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The Chats' Josh 'Pricey' Price: “There are songs on our record that I don't even know how to play!“

Josh 'Pricey' Price: “There are songs on our record that I don't even know how to play!“
(Image credit: Matt Walter)

When we talk punk rock, we often talk about three chords and those being enough to capture its whole aesthetic. As though that’s all you need. But that alone doesn’t get you there. 

You’ve got to find a way of capturing a punk intensity, of getting that attitude into a recording. The Chats, a gloriously unworked and uncouth punk trio from Queensland, Australia, applied a simple rule to the making of their debut album High Risk Behaviour: you get three takes and that’s it.

As guitarist Josh “Pricey” Price tells it, forget rehearsals. Playing in The Chats isn’t an office job. “We’d just go into the studio with no songs and then whack for a day and come out with four,” he says. “And we don’t really know how to play them still. There are like four songs on the record that I don’t even know how to play.” 

Does he worry about having to play them live? “I am a big fan of Joe Walsh and he said, ‘If you act like you know what you are doing, everybody thinks you do,’” says Pricey. “That’s a good bit of advice, I reckon.”

We used to jam non-stop. We’d go over after school or work and jam all night because we were out in the middle of nowhere

The Chats were formed in 2016. They played as a four-piece for a short while before paring it down to a trio with Eamon Sandwith on vocals and bass Matt Boggis on drums. A very modern kind of fame found them in 2017 on the back of a viral video for the track Smoko named after Aussie slang for a cigarette break. 

Thereafter, things changed. They found famous fans in Iggy Pop and Dave Grohl, and toured with Queens Of The Stone Age. Their headlining tours now have them playing theatres, not clubs. “Everyday it’s like you’re pinching yourself,” says Pricey. “I was washing cars in a car dealership. Eamon was a checkout chick at Coles. Matt never really had a job.”

The Chats are a full-time concern, but their approach is still DIY. A mate manages them. They formed their own label. Their sound remains unevolved from those early days out in the boonies, playing in their mate’s shed.

“He’d have a pool table and a big fridge, ping-pong and darts, a couch, a big generator,” recalls Pricey. “We’d set it all up and just used to sleep on the couches. Oh, dude, we used to jam non-stop. We’d go over after school or work and jam all night because we were out in the middle of nowhere. No one could hear us. We could just jam until two in the morning or something, then wake up and go to school or work. It was great.”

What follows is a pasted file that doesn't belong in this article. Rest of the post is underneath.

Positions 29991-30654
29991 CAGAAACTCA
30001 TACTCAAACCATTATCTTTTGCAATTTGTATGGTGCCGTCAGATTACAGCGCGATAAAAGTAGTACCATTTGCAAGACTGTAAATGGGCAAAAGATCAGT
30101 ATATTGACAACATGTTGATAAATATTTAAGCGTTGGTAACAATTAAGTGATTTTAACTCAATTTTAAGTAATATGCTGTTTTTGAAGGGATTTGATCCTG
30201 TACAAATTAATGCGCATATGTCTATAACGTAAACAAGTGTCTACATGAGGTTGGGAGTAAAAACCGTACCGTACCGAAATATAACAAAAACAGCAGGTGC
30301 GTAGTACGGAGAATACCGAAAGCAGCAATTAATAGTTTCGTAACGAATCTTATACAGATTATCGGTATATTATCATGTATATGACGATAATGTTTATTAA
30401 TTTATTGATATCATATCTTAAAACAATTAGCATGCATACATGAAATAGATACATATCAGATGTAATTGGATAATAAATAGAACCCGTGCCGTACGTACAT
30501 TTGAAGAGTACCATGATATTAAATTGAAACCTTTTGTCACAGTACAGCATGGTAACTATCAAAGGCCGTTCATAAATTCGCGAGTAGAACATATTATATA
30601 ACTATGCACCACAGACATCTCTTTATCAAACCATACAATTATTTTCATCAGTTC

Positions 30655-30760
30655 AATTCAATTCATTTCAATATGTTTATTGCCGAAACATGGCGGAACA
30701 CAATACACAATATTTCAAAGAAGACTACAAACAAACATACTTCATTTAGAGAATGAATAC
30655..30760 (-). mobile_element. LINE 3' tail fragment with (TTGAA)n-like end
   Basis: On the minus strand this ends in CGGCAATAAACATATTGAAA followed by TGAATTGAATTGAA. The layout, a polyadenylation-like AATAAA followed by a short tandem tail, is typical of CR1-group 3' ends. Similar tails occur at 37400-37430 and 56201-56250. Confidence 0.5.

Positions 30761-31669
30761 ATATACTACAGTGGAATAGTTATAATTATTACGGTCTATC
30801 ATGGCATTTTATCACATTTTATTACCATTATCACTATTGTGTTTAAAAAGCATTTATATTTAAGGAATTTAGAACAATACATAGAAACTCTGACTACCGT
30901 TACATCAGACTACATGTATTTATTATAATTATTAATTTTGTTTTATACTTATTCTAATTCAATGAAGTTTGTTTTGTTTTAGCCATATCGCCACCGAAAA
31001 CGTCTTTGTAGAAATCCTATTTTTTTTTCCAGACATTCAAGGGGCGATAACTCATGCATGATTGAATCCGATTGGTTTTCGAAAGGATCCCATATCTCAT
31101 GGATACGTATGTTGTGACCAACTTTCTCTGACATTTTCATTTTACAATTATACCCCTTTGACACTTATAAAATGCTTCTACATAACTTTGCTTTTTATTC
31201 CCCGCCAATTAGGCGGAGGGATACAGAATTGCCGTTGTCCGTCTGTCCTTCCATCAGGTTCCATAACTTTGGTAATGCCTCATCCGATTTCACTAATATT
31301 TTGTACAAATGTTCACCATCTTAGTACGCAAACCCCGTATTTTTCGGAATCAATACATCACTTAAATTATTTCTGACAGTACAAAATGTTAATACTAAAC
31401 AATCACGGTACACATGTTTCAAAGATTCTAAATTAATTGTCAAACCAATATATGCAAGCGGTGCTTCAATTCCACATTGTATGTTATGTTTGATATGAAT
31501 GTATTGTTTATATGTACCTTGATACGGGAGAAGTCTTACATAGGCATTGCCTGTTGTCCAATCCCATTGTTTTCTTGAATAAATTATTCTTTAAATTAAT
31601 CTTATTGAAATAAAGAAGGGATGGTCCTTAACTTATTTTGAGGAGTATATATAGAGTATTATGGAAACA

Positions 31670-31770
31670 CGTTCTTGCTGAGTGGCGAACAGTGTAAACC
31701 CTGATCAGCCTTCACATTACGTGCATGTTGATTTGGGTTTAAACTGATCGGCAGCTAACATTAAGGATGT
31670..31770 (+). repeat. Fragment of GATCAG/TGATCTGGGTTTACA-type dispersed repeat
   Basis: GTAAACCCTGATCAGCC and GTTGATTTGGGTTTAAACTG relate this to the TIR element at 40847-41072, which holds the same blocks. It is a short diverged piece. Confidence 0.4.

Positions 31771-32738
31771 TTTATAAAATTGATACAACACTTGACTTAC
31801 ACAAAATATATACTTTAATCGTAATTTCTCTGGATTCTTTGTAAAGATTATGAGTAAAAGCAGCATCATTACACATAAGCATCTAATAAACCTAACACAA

The Sunshine Coast features miles of unspoilt beaches, small towns separated by bushland. The heat can get the better of you, as can the drink. It feels sleepy, but kind of lawless too, as though everyone is left to their own devices.

“Yeah, totally, it does feel a little bit like that,” says Pricey. “It just feels like we are on the moon sometimes.” There’s plenty of wide-open space for misadventures, and the songs on High Risk Behaviour are full of such stories, such as The Clap, which is a skronky shout-along number about venereal disease, complete with thematically apt hand-claps. 

Punk is an attitude. I might say we are a rock band but everyone calls us punk, and I get it

Every track on High Risk Behaviour is written from experience. These grubby stories about the drink, the bongs, the clap… “I just write about things that actually happen,” says Pricey.

“I dunno, people just write shit and I can’t. I have to wait for something to happen, something to really piss me off.” Once the story is in place, it’s given the same treatment; simple arrangements, fast, loud and brief.

Pricey mostly tracked the album with a rare solid-body Takamine GX100 electric that’s shaped like an Explorer, though he uses a Jazzmaster as well. These will invariably go through a Fender Twin, with an always-on EHX Soul Food for that Chuck Berry breakup. 

“I have the amp on pretty clean and then I’ll put that on with a little bit of drive to get that thickness,” says Pricey. “But not too thick. I still like that twang.” He cites Berry, Stevie Ray Vaughan and Angus Young as his heroes, and brings 12-bar blues riffs into The Chats’ arrangements. He’ll also use a Crowther Audio Hot Cake for solos.

Are guitar solos punk? “I think people are getting the wrong understanding of punk,” he says. “Punk is an attitude. I might say we are a rock band but everyone calls us punk, and I get it.”

  • The Chats' High Risk Behaviour is out now via Bargain Bin Records